Friday 11 November 2022

The Excavation of Hob’s Barrow Review (Steam)


It is warming to see point and clicks still burbling along, and even more heartening to see them being chucked around with some degree of excitement. The Excavation of Hob’s Barrow had a trailer that was almost specifically targeted for my tastes. Folk horror, period English setting, that look, sinister synth soundtrack. It looked great, and for the most part did not disappoint. Hob’s Barrow manages to capture something really special in its narrative, aesthetic, and pace, that makes up for sort of light puzzle experience.

You play as Thomasina Bateman, a barrow archaeologist whose skepticism drives much of the story forward. Much seems to be reminiscent of Lovecraft here; a protagonist who is steadfast in a no-nonsense scientific empiricism, slowly broken down by the relentless inexplicability of other-worldly horror. There is also something similar to Lovecraft’s The Colour Out of Space here; a subterranean mystery that has seeped up to the surface to ruin lives and challenge sense. To describe Thomasina in more relevant terms, she felt like a wonderful, charismatic mash-up of both Indiana Jones and Sophia Hapgood from The Fate of Atlantis. Through her, you interact with a bevy of Derbyshire (presumably) characters. A luddite local resistant to the new railway connection; a sad but well-meaning drunk somewhat lost in his own tangled memories; a chirpy, unconcerned barman; a stoic, restrained blacksmith. They’re all fully voiced superbly and uniquely, especially notable as it is largely a Yorkshire accent being used.

Thomasina’s arrival in the town, with this population of variously mysterious individuals, is spurred on by an invitation to excavate Hob’s Barrow. The farmer on who’s land it is situated, however, won’t grant you permission to dig it up. This, amongst many other obstacles, must be overcome to reveal the story. The locations are vivid, in a classic style. Especially noteworthy is the town square at night, which aches and creaks with atmosphere, with the fog fighting the glow from the pub’s window. Navigation across the locations is easy and accessible, as is all the user-interface. There’s even a fast-travel system, which is quite fortuitous as some progress is made really by checking out all the locations to see if something has changed. This is one of my few gripes with Hob’s Barrow, as I felt like I needed to run the list of places rather than solve anything. The developers do emphasise that this is a narrative-driven adventure, so I understand that the puzzlin’ might be a bit “lite” for some.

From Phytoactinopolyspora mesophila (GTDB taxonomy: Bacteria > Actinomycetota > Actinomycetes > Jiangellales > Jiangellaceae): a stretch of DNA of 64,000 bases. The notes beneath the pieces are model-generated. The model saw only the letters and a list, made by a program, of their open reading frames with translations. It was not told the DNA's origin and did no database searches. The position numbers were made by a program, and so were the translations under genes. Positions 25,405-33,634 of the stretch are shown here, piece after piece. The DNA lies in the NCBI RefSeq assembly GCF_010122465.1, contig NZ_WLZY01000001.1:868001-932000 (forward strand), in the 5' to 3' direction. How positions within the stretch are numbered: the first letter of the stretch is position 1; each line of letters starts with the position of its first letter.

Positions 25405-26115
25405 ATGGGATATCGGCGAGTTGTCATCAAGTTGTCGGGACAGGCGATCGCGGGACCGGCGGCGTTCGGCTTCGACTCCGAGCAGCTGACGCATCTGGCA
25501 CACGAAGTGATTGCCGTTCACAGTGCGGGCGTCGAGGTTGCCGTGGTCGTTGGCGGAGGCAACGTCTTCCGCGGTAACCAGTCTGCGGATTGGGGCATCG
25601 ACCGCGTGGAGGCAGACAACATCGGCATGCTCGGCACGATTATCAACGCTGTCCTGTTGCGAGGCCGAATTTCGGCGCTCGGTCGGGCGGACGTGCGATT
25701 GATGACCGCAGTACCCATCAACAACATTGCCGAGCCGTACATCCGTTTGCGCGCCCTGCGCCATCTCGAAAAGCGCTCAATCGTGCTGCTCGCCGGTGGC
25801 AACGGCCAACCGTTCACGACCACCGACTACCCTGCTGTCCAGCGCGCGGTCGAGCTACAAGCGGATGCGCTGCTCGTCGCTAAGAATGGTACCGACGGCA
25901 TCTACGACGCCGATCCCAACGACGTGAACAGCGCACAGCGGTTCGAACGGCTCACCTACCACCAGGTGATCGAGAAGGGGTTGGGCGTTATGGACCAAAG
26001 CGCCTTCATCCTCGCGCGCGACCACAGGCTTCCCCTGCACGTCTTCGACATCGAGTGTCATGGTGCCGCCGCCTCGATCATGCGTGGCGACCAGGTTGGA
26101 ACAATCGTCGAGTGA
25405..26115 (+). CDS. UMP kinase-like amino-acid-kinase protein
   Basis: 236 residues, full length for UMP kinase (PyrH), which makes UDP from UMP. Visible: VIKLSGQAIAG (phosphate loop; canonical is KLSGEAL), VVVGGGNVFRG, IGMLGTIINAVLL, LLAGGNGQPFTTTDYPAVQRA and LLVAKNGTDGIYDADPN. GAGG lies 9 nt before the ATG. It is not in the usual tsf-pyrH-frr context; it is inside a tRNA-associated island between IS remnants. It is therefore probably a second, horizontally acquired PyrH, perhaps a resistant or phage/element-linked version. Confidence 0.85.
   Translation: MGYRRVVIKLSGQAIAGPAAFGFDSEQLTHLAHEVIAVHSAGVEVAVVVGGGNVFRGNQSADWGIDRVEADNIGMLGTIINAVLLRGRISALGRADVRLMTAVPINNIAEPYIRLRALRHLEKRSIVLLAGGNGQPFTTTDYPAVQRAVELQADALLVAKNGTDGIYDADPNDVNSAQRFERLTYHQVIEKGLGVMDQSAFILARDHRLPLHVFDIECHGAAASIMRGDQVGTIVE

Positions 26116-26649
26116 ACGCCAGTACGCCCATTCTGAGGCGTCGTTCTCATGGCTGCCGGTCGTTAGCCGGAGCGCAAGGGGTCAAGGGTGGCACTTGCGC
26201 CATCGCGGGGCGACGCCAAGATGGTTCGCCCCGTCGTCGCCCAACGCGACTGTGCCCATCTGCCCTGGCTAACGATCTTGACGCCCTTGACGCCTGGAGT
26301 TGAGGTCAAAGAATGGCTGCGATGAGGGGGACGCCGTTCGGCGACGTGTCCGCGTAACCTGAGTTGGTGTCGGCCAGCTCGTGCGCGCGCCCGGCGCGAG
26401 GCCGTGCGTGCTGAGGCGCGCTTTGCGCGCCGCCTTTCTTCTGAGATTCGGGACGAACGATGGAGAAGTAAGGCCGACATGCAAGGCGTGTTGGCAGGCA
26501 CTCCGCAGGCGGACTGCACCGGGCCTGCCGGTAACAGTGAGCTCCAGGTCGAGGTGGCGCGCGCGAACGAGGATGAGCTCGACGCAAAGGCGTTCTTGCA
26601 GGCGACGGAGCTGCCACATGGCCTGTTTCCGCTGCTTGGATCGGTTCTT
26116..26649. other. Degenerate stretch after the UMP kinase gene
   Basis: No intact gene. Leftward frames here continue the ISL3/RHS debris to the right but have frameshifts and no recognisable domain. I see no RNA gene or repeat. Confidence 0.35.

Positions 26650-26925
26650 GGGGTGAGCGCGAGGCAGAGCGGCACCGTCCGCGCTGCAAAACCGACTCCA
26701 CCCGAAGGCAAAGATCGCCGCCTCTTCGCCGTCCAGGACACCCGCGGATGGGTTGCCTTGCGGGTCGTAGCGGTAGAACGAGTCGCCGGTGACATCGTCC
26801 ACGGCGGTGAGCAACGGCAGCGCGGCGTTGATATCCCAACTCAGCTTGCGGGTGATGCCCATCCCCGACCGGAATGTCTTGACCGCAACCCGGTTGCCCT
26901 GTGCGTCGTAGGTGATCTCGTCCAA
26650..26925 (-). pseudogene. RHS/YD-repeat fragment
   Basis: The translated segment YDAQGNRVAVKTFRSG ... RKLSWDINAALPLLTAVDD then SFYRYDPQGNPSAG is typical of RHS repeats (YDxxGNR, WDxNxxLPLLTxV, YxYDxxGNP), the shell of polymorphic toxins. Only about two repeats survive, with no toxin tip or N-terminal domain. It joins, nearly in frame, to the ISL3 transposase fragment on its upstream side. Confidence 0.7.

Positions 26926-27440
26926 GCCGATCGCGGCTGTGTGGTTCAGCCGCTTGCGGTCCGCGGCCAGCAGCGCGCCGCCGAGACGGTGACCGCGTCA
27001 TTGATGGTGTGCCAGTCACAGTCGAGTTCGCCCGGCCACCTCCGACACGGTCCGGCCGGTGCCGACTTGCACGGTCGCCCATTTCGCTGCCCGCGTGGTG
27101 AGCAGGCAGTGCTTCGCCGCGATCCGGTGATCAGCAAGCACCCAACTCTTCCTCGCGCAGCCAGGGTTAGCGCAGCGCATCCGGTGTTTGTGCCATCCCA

Much of the point and click puzzling is immediately quite straightforward. If you have the items, they are rational and fitting solutions which drive the plot forward. I never felt like I was doing something absurd (aside from the more supernatural settings, where it is understandably reality-bending). I had a couple of stumbling blocks, but it turned out I just hadn’t checked out an area.

Barrow is a short game but has enough time and space to do what it needs to. You may well spot the trajectory of some of the story beats if you’re familiar with folk horror, or creepy Victorian stuff, but despite its clear influences, the journey to the outcomes is really something special. The time spent in the dialogues is a joy, the music is eerie, the cutscenes are sublimely weird, and there are just enough puzzles to keep you engaged.

I have since found some more work by the developer that I can’t wait to play. While I would have loved to have had a deeper point and click experience, this just speaks to how much I loved being in the village of Bewlay with Thomasina. The attention given to some folklore is brilliant, and there is even a goat that felt like a nod to Broken Sword. At the close of the game, I was hoping that Cloak and Dagger Games make some sort of point and click version of Turn of the Screw or Hardy’s Desperate Remedies. They’ve got the eye for this sort of atmosphere, and I can’t wait for the next one.

Overall 8/10

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